What I also think is interesting is how there is no clear moment or indication as to why he becomes Batman. His parents are killed, and then years later he just becomes a vigilante. We’re left to fill in the blanks, and I like that. Later films would paint Wayne as someone who was compelled to do what he is doing because a conventional approach to cleaning up Gotham wouldn’t work and it’s almost believable a guy would put on a suit to fight crime. We even feel a little bit sorry for him. But I much prefer this approach where Wayne is just a crazy deviant, bent on revenge. He’s clearly just mental.
One scene in particular springs to mind when he meets the Joker in Vale’s apartment. Instead of disarming the goons and apprehending the Joker, he flips out, smashes up some vases, and screams, “Lets get nuts!”
You need more evidence that he’s an unhinged psychopath? What does he say the first time he see’s the Joker on the cathedral rooftop? “I’m going to kill you”. Does he just lose grip of Napier as he’s dangling over the vat of acid? Or does he let him drop? I bet he really did throw Johnny Garve of a roof!
Another hilarious moment is how the day before the anniversary of his parent’s murder, he bangs Vicky Vale. It’s clearly an emotional thing, a comfort thing. That’s why he just wants to get rid of her in the morning. He’s damaged, unhinged, and we love him for it.
Burton describes it best – it’s the battle of two freaks. It’s emo versus goth, just on an insane scale.
And what a freak the Joker is. Jack Nicholson owns this role. Of course there is the case of how Heath Ledger gave a darker performance in the Dark Knight, and I agree. However, the motivations behind Nicholson’s madman are very different. He’s all into art and aesthetics and Prince and shit.
He was created by Batman, but not deliberately, unlike Ledger’s fiend who comes into existence because of Batman.
Normally the Joker would be a role of a lifetime. Nicholson has made a career of such characters however, but it still is magical to hear that laugh, and witness that level of depravity. His star power helped get the film made, and he certainly doesn’t phone in his performance. Instead it’s full bore, both barrels, and then some.
It’s not just a gritty film on a narrative basis either. It is easily the darkest visually of all Batman films, which ties it closest to the original vision of Bat-creator Bob Kane. The art direction is simply superb. Gotham is corrupt and predatory, and is the bleakest, most accurate portrayal of the Dark Knight’s city that we’ve yet to see. Batman Begins comes close, with lots of muted browns and large sets, but still doesn’t do it justice.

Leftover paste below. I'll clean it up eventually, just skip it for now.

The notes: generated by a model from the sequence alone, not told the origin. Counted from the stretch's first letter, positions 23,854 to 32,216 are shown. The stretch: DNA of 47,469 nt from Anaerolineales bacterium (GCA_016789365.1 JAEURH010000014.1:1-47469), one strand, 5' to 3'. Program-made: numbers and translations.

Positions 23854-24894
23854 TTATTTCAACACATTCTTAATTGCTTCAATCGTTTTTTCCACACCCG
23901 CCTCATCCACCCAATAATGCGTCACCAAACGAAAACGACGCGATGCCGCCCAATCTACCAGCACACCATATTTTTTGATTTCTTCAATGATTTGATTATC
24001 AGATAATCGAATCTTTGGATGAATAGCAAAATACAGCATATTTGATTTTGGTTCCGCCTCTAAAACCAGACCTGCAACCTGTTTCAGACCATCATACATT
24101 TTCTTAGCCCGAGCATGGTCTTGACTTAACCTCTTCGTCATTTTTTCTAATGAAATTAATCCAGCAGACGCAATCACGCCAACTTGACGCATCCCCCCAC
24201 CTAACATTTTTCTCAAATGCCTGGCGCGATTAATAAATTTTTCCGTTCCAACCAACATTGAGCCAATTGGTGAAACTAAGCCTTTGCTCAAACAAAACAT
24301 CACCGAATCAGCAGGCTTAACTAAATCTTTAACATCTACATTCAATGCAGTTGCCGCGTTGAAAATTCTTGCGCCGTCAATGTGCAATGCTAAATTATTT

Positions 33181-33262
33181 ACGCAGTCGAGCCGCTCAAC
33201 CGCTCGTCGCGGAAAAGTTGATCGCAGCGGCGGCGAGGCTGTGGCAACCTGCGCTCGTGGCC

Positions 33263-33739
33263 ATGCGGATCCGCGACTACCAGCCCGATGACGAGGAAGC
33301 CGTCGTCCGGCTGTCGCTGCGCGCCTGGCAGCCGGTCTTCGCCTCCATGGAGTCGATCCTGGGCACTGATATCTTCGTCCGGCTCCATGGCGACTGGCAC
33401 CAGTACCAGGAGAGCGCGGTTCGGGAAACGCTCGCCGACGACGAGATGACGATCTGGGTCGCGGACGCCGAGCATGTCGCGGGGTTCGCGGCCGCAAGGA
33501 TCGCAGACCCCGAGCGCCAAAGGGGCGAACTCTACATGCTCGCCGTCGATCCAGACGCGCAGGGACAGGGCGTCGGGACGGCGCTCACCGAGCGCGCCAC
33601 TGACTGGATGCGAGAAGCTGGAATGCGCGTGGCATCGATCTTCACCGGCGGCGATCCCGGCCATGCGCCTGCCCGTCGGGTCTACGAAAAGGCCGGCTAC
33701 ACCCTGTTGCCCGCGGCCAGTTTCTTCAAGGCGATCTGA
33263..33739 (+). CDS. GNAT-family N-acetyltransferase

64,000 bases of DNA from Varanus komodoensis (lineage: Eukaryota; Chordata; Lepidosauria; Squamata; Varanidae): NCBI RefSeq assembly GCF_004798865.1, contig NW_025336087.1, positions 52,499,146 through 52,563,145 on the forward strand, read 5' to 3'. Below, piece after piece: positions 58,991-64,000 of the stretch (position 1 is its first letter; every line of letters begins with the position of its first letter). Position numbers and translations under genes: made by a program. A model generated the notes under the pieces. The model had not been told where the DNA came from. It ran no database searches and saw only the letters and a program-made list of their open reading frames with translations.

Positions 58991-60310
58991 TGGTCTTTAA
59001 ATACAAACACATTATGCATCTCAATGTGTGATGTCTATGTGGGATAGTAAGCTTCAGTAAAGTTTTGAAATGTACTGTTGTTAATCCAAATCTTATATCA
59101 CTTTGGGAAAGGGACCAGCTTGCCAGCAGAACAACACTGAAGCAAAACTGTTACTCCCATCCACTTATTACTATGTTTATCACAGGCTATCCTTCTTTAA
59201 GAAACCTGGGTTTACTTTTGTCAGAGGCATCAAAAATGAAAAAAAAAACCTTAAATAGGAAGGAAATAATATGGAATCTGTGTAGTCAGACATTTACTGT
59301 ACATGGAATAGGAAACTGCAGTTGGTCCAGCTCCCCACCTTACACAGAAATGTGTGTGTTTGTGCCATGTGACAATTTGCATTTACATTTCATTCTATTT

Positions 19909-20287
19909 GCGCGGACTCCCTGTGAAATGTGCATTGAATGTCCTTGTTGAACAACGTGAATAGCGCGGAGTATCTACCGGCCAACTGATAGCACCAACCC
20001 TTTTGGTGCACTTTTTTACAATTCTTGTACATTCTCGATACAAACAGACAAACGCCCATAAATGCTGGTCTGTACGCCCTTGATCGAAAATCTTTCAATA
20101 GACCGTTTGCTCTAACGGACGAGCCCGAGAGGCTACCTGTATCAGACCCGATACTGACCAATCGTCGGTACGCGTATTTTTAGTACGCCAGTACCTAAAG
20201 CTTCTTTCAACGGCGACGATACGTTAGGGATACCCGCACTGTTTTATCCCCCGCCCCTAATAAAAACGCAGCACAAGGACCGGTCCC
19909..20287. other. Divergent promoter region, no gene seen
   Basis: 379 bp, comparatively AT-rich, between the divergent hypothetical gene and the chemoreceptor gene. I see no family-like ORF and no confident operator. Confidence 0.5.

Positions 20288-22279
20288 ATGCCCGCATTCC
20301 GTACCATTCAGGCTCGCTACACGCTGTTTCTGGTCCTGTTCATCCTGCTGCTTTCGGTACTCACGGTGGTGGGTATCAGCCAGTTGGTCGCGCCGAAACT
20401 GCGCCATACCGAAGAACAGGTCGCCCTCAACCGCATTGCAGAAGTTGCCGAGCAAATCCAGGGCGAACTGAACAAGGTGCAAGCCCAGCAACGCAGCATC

Even in the daylight Burton’s Gotham looks grim – the yellows are muted and the greys overpowering. Open sewers spew filth and steam, and the corners are laden with over-filled garbage cans. Dark shadows lend a sinister edge to the aged, art Deco architecture. The only bright colour is the Joker, and the destruction he brings. It’s a gothic wet dream.
Even the opening camera work is awesome, as we swoop and track through a gigantic, shadowy black concrete edifice. At first we don’t know what it is, and then slowly it is revealed to be the Bat-symbol, and it’s just oh-so fucking mysterious and cool.
This is combined with the elfin-wailing and deep wind instruments of Danny Elfman’s immortal soundtrack. Hans Zimmer may be able to capture fantastic moods, but he can’t do a fantastic, memorable theme. Elfman’s contribution cannot be overlooked, as it’s deep horns and shrieking violins propels us through the adventure.
Finally, what I think is so powerful about Burton’s Batman is how he less of a man, and more of a supernatural force. Look at his first appearance right at the beginning – he silently glides down to the rooftop to confront the muggers, survives getting shot, cripples one of the poor sods, then disappears off the roof without a trace.
Or examine how quickly he dismembers Napier’s gang during the attack on Axis Chemicals. The classic Bat-moment of vanishing the moment someone’s back is turned finds it’s on-screen origin in this very sequence. Of course the technological and human elements are slowly introduced as the film progresses, but by this point you’re already hooked – he really is a Bat-man.
As an adult or a child, Batman remains powerful, effective, dark and cinematic. And you can’t ask for more from a film about a guy who dresses as a giant bat and fights crime.
On the 23rd of July Batman will be celebrating his 75th year patrolling the dark streets of Gotham. In the lead up to Batman Day, I shall be looking at the various Bat films and incarnations as they’ve appeared over the last 30 years. I’ll also be dropping Bat-facts of my own, and will looking at some of the cooler fan-made spin offs too. Keep checking back for updates.